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Target-Date Fund Hearing Focuses on Disclosure

At the hearing on target-date funds that the Department of Labor and the Securities and Exchange Commission held in Washington last Thursday, the focus was on better disclosure of holdings.

Even though the makeup and glidepaths of target-date funds vary so considerably, as proven by the range of minus 7% to minus 41% that 2010 target-date funds delivered in 2008, fund executives resisted government-mandated caps on holdings.

The Investment Company Institute, for one, is against such limits. Imposing caps "would undermine the fiduciary role of employers who sponsor retirement plans and have a strong history of responsibly evaluating investment options for their workers," said ICI President and CEO Paul Schott Stevens. "Regulation would also take away choice, stifle innovation and substitute government's judgment for that of portfolio managers, employers, investors and the marketplace."

Others reasoned that now is exactly the wrong time to reduce investors' equity exposure, when stocks are their only hope to recoup the tremendous losses they suffered in 2008.

Michael Herbst, a mutual fund analyst with Morningstar, characterized standardized disclosure to MarketWatch as a realistic compromise, given that the industry will probably resist the DOL and the SEC "interfering with how the target-date funds operate"-even though the reality is that "there's a much wider range of philosophies and strategies within the target-date universe than most investors would imagine."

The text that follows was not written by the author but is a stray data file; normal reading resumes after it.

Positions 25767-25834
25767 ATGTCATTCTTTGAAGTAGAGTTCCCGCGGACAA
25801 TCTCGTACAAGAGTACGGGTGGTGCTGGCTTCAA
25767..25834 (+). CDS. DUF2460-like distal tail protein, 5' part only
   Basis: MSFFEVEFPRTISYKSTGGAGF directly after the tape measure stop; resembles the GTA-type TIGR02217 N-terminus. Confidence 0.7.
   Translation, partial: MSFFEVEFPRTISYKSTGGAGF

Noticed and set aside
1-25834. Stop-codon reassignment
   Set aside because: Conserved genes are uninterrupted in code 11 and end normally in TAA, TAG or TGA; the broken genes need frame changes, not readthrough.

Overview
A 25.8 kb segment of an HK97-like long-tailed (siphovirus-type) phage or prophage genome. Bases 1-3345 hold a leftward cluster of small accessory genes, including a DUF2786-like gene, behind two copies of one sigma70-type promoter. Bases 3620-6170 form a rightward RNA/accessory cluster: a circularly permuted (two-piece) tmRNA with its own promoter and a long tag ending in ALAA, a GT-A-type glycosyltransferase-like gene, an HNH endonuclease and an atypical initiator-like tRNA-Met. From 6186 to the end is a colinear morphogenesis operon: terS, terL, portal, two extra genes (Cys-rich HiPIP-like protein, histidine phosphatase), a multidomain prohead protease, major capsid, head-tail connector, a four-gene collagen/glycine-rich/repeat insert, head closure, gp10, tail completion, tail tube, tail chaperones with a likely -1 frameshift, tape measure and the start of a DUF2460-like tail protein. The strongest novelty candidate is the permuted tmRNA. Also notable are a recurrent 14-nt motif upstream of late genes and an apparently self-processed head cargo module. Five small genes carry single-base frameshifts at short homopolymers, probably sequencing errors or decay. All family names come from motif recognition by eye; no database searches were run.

But others dismiss disclosure as mere "tinkering" and wholly inadequate in light of the catastrophic losses that many investors suffered in target-date funds over the past 18 months. Mercer Bullard, founder of Fund Democracy, said better disclosure is merely "punting the issue."

"This is not a prospectus issue," he said. "What we're talking about here is a fund name and qualified default option that assume something generic about the investor's need, and that's what makes the funds potentially so misleading."

25% Seek New Adviser

Ninety percent of American investors are frustrated about financial losses in the past year and 25% are considering switching financial service providers and/or advisers, according to "Make the Move," a survey by Charles Schwab. A majority, 76%, say they are only somewhat confident that they receive sound guidance from their investment professionals.

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